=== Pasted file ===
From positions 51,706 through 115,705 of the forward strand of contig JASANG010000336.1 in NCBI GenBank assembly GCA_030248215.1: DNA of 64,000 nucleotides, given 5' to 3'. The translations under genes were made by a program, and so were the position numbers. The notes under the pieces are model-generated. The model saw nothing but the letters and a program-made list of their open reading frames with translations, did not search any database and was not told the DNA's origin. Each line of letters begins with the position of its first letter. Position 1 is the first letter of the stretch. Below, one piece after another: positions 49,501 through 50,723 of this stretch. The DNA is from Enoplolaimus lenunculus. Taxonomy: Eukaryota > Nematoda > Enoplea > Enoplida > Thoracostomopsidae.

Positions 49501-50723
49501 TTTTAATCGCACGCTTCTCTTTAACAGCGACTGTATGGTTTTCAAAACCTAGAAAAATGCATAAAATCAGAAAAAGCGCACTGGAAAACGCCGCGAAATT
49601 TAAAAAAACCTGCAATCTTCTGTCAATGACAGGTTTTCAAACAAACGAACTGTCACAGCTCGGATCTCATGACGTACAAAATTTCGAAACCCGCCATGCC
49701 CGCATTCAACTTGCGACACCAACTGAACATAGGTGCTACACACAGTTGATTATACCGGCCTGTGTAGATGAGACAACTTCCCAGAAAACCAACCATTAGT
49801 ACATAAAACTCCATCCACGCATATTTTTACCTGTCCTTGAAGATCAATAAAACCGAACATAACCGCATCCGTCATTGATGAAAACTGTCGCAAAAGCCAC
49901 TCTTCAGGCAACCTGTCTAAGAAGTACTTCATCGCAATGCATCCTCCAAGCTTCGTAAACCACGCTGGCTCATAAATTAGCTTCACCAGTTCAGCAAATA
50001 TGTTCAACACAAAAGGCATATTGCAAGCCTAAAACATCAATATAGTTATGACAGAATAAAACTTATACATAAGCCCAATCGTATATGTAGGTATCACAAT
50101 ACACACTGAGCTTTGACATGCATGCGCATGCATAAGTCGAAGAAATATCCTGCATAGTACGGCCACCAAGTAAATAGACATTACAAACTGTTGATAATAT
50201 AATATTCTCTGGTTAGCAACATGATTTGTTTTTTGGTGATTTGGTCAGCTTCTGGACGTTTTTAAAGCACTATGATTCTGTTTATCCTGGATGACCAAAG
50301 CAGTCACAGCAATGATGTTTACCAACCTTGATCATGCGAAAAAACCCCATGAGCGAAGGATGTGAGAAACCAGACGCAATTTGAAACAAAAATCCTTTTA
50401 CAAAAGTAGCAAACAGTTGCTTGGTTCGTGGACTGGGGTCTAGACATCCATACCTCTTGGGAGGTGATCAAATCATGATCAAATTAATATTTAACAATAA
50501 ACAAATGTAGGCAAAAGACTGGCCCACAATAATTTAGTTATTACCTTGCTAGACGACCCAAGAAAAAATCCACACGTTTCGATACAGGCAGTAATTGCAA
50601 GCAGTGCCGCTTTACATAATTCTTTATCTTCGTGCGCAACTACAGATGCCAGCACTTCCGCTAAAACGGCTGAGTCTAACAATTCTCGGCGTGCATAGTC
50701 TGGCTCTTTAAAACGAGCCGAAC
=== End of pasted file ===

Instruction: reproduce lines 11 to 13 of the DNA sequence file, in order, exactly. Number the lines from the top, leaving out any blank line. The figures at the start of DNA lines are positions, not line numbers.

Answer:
50301 CAGTCACAGCAATGATGTTTACCAACCTTGATCATGCGAAAAAACCCCATGAGCGAAGGATGTGAGAAACCAGACGCAATTTGAAACAAAAATCCTTTTA
50401 CAAAAGTAGCAAACAGTTGCTTGGTTCGTGGACTGGGGTCTAGACATCCATACCTCTTGGGAGGTGATCAAATCATGATCAAATTAATATTTAACAATAA
50501 ACAAATGTAGGCAAAAGACTGGCCCACAATAATTTAGTTATTACCTTGCTAGACGACCCAAGAAAAAATCCACACGTTTCGATACAGGCAGTAATTGCAA